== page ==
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November 29, 2021



Czech performance of "Gypsy Boxer" in Brno postponed due to illness

30.1.2017 7:03
Johann Trollmann, 27.12.1907 - 9.2.1943, the Romani boxer who was murdered by the Nazis. (PHOTO:
Johann Trollmann, 27.12.1907 - 9.2.1943, the Romani boxer who was murdered by the Nazis. (PHOTO:

Brno's Buranteatr was scheduled to give a repeat performance of the play "Gypsy Boxer" (Cikánský boxer) by the German playwright Rike Reiniger, directed by Gabriela Krečmerová, today, but has canceled because of illness and will announce a new date for the performance soon. The commemorative one-man show recalls the fate of the Romani (Sinto) boxer Johann Trollman, who became the boxing champion of Germany in 1933.

The Nazis stripped Trollman of his title because of his ethnicity. He was ultimately sent to a concentration camp, where he was imprisoned and then murdered.

The Auschwitz-Birkenau concentration camp was liberated 72 years ago on 27 January 1945. In the year 2005, 27 January was declared by the United Nations as International Holocaust Remembrance Day, and it is to honor them that this performance will be reprised in Brno and augmented by a discussion with Dušan Slačka, an historian working at the Museum of Romani Culture, and the creators of this show, director Gabriela Ženatá and the actor Filip Teller.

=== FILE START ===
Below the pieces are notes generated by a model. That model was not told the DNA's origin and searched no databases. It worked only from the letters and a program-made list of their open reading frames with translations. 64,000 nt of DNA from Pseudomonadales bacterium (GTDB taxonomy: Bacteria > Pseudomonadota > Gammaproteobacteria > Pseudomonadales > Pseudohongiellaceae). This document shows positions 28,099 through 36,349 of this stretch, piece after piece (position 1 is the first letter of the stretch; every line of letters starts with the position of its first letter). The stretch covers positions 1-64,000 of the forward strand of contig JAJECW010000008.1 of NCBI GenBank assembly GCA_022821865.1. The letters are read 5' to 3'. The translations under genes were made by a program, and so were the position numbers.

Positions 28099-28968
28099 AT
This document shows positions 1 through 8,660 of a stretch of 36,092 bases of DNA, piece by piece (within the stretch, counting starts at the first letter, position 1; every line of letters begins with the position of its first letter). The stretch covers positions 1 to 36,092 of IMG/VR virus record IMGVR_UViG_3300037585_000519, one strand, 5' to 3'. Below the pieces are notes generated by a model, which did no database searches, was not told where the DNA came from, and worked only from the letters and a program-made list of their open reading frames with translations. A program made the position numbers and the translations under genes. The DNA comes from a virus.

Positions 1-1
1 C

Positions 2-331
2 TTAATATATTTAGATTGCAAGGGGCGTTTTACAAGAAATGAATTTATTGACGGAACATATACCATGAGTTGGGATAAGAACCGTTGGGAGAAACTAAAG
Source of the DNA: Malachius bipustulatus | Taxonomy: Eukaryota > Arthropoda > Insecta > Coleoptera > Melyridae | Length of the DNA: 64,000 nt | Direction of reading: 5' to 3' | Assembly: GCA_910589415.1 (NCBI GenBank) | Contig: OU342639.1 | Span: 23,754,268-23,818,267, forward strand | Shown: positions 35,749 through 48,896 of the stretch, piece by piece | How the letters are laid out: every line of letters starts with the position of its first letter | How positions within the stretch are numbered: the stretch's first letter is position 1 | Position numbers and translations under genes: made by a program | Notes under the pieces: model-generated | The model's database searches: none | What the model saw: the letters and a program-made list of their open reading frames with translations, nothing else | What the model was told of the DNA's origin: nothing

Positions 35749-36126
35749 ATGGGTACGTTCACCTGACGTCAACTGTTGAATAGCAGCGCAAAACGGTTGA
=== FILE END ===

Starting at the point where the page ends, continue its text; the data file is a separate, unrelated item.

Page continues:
Johann Trollmann, aka "Rukeli" became the middleweight boxing champion of Germany in 1933. He was later stripped of his title because of his Romani origin.

Trollman performed his last boxing match as a caricature of an "Aryan" boxer, dying his hair blond and powdering his face. In 1943 he was murdered in Wittenberge, and extension camp of the Neuengamme concentration camp.

The story is told in Reinieger's play by a fictional character who is Trollman's sparring partner, friend and admirer. The author has inserted the fictional characer of a young German, Hans, into the play, which keeps the narrative from sliding into pathos and opens up questions of betrayal and guilt.

The performance has been financially supported by the Museum of Romani Culture, the Foundation for Holocaust Victims, and the City of Brno. The translation of the play from German into Czech was funded by the Goethe-Institut.

brf, Buranteatr, Museum of Romani Culture, translated by Gwendolyn Albert
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